Migration in the News

8th August 2013

Portrayals of Immigrants, Migrants, Asylum Seekers and Refugees in National British Newspapers, 2010 to 2012

Executive summary

Britain’s national newspapers play a critical role in framing the country’s discourse on immigration. Developing a clearer understanding of the language that these newspapers use to discuss migrants and migration can therefore provide us with important insights into the nature of this debate and the role of newspapers in it.

This report capitalises on new methods for analysing what is commonly known as “big data” and provides a quantitative analysis of the language used by all 20 of Britain’s main national daily and Sunday newspapers. It covers all news stories, letters and other published content dealing with migrants and migration over the last three years – from the beginning of 2010 to the end of 2012. This analysis has involved computer-aided analysis of a ‘corpus’ of some 58,000 news stories and other newspaper items, made-up of more than 43 million words, from stories which include key terms such as MIGRANTS, IMMIGRANTS, REFUGEES, ASYLUM SEEKERS or variations of those words.

The study has endeavored to remove human bias from the analysis – as far as possible – by using modern computing techniques rather than human readers and coders to identify significant patterns. The analysis focuses on describing the findings rather than drawing conclusions about debates on immigration, politics or media practices.

The report is not designed to highlight good or bad practice by specific news outlets or journalists, and for this reason divides the newspapers into groups rather than identifying individual newspapers.

  • The broadsheet group covers The Times and The Sunday Times; The Daily Telegraph and The Sunday Telegraph; The Independent and The Independent on Sunday; The Guardian and The Observer and the Financial Times.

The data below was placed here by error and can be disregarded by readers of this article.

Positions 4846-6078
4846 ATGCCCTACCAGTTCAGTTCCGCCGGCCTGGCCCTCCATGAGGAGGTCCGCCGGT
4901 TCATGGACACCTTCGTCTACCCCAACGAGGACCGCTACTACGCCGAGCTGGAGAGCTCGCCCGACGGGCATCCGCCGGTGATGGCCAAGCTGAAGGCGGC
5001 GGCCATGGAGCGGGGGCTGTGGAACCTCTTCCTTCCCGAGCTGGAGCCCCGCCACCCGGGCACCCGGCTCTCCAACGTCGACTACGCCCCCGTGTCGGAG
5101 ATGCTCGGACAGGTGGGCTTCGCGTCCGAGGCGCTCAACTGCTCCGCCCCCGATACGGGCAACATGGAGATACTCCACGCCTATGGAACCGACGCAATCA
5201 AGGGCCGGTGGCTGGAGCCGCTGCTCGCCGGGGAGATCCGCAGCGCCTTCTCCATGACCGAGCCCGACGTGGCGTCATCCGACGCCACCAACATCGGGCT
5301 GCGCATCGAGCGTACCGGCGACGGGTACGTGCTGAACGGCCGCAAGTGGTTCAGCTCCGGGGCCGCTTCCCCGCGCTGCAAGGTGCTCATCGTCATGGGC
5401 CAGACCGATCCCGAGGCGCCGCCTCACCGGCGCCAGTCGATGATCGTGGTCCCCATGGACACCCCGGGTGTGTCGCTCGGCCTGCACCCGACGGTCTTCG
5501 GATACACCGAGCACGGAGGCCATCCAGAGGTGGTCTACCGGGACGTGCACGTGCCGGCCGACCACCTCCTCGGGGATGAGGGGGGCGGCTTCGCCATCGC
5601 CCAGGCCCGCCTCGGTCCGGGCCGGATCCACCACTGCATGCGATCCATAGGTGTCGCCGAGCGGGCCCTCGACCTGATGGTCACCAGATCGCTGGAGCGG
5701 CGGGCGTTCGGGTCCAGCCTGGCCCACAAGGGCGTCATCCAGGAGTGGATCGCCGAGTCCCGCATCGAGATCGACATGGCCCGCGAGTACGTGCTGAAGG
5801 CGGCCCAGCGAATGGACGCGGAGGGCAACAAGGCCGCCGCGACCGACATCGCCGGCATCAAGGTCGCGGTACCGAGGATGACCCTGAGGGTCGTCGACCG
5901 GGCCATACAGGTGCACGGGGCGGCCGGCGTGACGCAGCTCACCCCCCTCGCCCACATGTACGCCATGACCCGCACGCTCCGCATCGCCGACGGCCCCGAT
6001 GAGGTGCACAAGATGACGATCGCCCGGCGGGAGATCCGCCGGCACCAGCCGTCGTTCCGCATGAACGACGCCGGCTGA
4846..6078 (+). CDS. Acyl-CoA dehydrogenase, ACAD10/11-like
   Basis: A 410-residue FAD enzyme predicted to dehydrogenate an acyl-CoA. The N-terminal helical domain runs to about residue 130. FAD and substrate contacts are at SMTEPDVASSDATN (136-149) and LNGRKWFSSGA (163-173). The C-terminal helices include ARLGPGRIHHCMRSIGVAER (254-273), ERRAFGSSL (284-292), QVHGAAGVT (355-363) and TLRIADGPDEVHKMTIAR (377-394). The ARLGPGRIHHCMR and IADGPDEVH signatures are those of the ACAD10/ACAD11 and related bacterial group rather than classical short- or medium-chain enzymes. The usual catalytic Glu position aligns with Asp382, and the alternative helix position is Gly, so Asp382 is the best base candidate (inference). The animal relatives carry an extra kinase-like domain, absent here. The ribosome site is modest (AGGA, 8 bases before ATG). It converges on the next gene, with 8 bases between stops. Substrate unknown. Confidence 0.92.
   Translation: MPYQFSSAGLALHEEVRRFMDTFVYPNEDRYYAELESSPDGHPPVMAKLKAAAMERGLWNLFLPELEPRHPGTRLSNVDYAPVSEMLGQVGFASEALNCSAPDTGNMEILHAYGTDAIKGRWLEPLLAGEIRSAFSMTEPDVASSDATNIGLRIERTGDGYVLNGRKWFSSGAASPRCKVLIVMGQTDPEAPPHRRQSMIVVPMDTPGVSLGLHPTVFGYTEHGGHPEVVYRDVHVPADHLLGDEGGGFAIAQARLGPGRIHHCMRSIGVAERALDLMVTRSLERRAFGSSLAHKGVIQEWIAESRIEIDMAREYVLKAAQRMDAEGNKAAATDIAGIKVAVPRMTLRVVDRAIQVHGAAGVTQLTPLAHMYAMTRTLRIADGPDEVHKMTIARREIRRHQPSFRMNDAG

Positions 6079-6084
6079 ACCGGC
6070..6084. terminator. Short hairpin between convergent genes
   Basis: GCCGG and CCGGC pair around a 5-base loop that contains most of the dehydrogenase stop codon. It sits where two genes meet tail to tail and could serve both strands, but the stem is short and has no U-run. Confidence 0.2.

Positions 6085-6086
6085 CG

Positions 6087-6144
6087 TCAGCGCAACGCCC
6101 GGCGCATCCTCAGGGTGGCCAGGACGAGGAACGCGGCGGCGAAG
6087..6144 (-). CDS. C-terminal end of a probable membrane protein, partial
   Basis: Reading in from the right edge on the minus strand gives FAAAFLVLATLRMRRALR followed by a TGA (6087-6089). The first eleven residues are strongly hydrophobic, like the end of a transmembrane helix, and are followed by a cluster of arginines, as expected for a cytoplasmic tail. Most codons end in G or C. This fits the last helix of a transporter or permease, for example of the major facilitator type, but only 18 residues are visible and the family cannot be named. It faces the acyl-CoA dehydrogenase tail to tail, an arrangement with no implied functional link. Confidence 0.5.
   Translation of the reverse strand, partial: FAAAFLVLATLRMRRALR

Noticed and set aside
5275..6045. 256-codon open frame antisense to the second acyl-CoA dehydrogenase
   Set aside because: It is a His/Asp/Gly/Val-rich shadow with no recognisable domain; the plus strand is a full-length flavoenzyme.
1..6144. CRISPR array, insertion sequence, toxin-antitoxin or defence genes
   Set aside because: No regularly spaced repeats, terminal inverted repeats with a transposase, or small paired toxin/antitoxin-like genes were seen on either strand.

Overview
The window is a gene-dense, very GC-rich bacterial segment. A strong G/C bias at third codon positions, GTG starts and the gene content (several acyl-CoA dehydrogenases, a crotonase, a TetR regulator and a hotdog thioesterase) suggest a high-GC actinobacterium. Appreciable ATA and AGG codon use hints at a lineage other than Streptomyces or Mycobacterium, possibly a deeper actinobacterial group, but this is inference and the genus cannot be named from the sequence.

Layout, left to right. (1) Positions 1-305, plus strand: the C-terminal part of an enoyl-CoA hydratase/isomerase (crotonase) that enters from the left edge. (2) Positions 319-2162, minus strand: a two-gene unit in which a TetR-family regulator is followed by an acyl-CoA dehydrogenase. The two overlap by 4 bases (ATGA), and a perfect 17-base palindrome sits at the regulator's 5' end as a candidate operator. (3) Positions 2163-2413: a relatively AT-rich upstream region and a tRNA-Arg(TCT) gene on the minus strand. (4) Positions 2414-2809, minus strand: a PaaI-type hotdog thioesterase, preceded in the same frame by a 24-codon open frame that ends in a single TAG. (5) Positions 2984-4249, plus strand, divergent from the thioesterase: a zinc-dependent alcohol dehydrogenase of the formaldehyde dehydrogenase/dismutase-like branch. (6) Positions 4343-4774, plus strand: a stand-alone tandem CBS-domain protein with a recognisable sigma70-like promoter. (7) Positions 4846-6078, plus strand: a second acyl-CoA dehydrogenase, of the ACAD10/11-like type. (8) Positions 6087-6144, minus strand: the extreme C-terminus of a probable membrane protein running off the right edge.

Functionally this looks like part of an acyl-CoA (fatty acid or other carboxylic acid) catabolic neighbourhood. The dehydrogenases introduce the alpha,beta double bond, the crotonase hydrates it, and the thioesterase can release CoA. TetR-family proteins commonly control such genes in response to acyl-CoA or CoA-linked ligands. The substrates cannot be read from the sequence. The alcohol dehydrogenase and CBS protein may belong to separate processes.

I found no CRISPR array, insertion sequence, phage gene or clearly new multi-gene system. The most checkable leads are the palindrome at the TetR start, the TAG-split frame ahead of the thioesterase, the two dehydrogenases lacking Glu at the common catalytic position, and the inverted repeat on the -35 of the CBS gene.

• The mid-market group covers the Daily Mail and The Mail on Sunday and the Daily Express and the Sunday Express.
  • The tabloid group covers The Sun and The Sun on Sunday (the News of the World is not included for methodological reasons), the Daily Mirror and the Sunday Mirror, The People, the Daily Star and Daily Star Sunday.

The report looks at newspapers’ language of migration by examining the words that are particularly likely to appear in close proximity to the four key target words listed above: MIGRANTS, IMMIGRANTS, REFUGEES and ASYLUM SEEKERS. The study examines two types of relationships:

  • Descriptors or “L1 collocates” - the word located immediately to the left of the target word.
  • Consistent collocates or “C-collocates” – words that regularly appear within five words (to the left or right) of the target word, consistently over the three-year study period.

Some key results refer to the L1 collocates, or words used to describe different migrant groups. ILLEGAL was the most common modifier of “immigrants” throughout the 43 million word corpus, for example, while FAILED was the most common modifier of “asylum seekers.” These associations may not be surprising, but the methods used in this report document not only that these uses exist but how frequent they are.

Other results come from broader sets of associations. Coverage of migration and asylum includes the vocabulary of numbers (with words like THOUSANDS and even MILLION), discourses of security or legality (words like TERRORIST and SUSPECTED) and language of vulnerability (CHILD, DESTITUTE, VULERNABLE). Further details on these and other findings are presented below.